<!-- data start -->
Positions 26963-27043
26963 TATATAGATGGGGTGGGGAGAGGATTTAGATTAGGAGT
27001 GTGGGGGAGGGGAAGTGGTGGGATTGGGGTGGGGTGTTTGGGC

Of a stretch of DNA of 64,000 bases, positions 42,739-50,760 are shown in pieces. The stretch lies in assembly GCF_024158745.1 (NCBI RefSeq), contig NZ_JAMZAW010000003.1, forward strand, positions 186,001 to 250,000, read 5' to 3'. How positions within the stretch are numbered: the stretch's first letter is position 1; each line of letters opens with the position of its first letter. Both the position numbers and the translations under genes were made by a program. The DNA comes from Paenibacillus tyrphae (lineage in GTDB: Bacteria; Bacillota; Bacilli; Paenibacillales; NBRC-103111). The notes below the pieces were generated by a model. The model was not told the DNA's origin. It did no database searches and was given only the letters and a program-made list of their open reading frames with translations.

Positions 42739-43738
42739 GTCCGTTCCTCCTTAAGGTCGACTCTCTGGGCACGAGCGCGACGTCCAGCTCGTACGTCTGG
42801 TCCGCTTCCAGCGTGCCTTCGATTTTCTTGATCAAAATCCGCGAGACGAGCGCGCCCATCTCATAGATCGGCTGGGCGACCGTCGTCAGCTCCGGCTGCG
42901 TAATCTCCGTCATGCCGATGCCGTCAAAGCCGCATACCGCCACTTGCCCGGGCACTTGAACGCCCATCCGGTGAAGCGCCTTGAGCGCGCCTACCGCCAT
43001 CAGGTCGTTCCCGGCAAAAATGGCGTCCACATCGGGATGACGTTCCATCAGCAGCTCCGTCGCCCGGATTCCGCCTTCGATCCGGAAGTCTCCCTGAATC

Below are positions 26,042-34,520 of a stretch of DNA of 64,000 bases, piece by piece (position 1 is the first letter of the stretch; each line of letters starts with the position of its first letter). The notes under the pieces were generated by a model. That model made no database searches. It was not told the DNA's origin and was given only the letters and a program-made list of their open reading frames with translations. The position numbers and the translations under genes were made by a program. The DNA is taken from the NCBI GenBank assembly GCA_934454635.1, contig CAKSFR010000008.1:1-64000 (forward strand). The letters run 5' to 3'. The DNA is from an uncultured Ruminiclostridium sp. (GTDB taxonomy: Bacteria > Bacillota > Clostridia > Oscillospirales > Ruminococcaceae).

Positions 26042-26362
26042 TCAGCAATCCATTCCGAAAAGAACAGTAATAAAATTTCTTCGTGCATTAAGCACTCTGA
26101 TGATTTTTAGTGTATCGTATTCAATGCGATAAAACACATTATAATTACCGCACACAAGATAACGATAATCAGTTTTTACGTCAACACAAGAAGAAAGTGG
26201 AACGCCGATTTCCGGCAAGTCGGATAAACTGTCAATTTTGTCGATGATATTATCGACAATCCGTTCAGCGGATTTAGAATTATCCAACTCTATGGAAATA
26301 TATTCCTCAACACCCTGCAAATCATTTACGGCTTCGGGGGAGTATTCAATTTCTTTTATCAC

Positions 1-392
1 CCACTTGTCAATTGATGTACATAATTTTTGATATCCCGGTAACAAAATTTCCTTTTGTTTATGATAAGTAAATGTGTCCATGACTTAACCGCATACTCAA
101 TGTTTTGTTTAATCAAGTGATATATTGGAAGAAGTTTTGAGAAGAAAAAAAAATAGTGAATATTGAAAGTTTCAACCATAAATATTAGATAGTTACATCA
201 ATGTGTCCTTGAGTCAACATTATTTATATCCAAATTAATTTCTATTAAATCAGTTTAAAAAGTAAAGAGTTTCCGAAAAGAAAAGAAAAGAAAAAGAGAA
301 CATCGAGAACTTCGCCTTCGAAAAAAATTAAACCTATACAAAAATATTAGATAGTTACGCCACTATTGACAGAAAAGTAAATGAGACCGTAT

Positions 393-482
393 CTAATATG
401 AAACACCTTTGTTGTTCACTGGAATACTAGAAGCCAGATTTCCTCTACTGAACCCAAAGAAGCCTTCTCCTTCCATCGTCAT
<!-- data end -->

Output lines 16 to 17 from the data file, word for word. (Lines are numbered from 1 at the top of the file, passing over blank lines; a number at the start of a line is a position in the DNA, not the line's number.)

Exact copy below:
Positions 1-392
1 CCACTTGTCAATTGATGTACATAATTTTTGATATCCCGGTAACAAAATTTCCTTTTGTTTATGATAAGTAAATGTGTCCATGACTTAACCGCATACTCAA